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Comment Very Impressive (Score 1) 52

The image posted in the article seems to be the output of some kind of scanning microscope (note the vertical scan lines). Perhaps a 3-channel confocal "optical" microscope, which scans the image separately with red, green and blue laser beams, then combines them into a final image (like a "color" TV image). So it's really a false-color rendering of 3 mono-chrome images (but "true" color in the sense that each beam captures the actual color response of the inks in the printed image (like a TV etc).

The article doesn't mention the resolution of the actual image but, eyeball counting the scanlines, it looks like somewhere around 160x80 or maybe 200x100. With 25,000 dots per inch, that's about 984 nanometers per dot, slightly larger than the wavelengths of visible light (380-870 nm).

The limit of optical resolution is about a half-wavelength, so there seems to be enough headroom left for improving this result.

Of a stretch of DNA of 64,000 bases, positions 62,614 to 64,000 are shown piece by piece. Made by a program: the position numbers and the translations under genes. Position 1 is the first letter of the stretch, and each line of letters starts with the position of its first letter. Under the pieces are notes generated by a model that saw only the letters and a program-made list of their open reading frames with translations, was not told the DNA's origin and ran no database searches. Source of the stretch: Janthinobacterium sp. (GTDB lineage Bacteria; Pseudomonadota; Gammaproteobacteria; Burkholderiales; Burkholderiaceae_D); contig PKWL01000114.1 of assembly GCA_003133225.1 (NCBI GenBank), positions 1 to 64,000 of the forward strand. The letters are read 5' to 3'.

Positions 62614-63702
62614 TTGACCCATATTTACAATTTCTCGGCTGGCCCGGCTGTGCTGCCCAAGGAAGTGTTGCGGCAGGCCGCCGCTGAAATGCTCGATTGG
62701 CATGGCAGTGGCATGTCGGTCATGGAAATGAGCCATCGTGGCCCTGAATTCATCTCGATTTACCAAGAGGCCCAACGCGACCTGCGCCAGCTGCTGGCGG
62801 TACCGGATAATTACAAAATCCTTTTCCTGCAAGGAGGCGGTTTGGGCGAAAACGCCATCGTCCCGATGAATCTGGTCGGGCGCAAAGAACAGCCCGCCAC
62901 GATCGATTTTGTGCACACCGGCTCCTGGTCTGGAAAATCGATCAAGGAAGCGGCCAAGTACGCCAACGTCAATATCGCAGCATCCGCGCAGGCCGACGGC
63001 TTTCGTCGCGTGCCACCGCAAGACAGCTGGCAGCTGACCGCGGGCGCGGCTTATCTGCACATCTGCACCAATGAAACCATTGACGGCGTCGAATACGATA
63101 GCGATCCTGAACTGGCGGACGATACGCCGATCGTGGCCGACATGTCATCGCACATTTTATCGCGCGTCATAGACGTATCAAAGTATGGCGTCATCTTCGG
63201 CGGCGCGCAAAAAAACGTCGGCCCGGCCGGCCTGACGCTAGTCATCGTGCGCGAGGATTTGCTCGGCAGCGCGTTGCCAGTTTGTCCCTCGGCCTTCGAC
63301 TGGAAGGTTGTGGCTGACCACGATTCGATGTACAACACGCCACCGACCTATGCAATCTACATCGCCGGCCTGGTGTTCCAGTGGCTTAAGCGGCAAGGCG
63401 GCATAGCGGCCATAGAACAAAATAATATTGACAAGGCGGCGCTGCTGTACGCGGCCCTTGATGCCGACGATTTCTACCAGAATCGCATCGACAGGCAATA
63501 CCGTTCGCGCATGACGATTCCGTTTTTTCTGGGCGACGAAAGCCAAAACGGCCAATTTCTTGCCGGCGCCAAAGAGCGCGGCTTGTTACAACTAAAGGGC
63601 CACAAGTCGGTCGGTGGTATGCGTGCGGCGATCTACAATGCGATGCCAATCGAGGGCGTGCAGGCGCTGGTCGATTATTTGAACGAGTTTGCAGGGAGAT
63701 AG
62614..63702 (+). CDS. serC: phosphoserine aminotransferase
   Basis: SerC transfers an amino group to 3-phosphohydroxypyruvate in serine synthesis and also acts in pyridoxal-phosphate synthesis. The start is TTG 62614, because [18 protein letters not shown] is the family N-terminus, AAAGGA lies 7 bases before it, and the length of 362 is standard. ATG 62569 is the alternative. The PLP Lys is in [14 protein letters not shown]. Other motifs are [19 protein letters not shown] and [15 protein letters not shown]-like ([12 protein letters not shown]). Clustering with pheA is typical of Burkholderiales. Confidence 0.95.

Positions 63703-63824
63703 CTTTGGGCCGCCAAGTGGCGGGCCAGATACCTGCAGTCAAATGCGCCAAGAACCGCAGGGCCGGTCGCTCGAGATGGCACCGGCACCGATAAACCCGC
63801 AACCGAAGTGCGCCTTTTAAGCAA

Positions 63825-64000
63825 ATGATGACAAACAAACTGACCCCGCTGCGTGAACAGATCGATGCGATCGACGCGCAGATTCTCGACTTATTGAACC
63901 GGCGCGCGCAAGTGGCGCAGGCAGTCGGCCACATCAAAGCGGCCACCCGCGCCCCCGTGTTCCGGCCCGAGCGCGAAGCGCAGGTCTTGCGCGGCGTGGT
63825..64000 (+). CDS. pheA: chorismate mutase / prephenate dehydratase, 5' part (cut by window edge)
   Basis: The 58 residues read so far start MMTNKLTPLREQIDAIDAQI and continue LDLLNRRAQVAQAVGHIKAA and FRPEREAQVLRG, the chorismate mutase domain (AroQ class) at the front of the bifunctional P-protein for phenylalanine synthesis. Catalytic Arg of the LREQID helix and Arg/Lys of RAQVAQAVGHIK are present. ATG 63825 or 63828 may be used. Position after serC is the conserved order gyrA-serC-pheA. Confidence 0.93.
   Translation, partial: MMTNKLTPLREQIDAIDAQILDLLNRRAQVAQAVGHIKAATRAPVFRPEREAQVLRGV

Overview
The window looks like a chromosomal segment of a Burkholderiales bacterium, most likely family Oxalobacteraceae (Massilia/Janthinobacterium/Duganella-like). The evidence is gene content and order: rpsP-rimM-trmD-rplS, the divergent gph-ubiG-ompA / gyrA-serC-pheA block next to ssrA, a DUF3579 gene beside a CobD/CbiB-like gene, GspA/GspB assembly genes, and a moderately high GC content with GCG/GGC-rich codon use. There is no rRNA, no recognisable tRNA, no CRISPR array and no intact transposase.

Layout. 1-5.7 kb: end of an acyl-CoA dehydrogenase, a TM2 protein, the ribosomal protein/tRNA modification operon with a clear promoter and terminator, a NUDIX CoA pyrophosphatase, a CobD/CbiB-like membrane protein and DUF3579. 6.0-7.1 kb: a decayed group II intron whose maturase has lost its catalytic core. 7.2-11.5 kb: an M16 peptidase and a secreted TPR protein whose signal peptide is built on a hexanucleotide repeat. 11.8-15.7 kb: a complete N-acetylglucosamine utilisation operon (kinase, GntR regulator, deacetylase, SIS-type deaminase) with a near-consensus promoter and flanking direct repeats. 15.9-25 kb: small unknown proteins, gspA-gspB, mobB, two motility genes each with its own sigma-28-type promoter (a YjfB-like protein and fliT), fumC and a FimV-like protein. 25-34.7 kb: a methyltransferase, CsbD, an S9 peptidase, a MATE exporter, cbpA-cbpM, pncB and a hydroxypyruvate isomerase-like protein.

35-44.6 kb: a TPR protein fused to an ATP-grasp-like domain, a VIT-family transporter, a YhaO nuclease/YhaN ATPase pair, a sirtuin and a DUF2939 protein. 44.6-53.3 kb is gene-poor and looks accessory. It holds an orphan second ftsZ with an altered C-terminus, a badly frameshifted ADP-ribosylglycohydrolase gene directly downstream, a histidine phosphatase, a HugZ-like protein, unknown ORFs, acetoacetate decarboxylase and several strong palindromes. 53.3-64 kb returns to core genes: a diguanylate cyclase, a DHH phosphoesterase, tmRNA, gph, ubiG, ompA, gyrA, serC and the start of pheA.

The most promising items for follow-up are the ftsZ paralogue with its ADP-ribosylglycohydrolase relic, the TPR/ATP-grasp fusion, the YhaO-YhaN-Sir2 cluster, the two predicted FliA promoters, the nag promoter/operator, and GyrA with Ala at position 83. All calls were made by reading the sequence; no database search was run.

Comment Sea-level threat? (Score 5, Interesting) 289

Sure, when you live on an island barely six feet above sea level, passing hurricanes have threatened (and have succeeded in the past) to wipe these islands clean. But the threat of sea level changes, which have been slowly rising since the last Ice Age, is moot because, in recent times, most of these Pacific atolls have grown in size, due to increasing biomass of growing coral.

Cutting emissions, IMHO, will have no observable effect on these islands. But I can't blame the natives, though, for trying to get the rich nations of the world to give them free transport to higher and safer havens.

Comment Re:Spaghetti sort (Score 1) 82

No. It is a _total_ ordering over the relation "=" in the sense that all pair of elements in the linear are comparable, i.e. elements a and b must satisfy "a=b" or "b=a", which is the requirement for "totality".

In a _partial_ ordering (such as a collection of tree-structured elements) not all elements are necessarily comparable using "=", e.g. elements in different paths.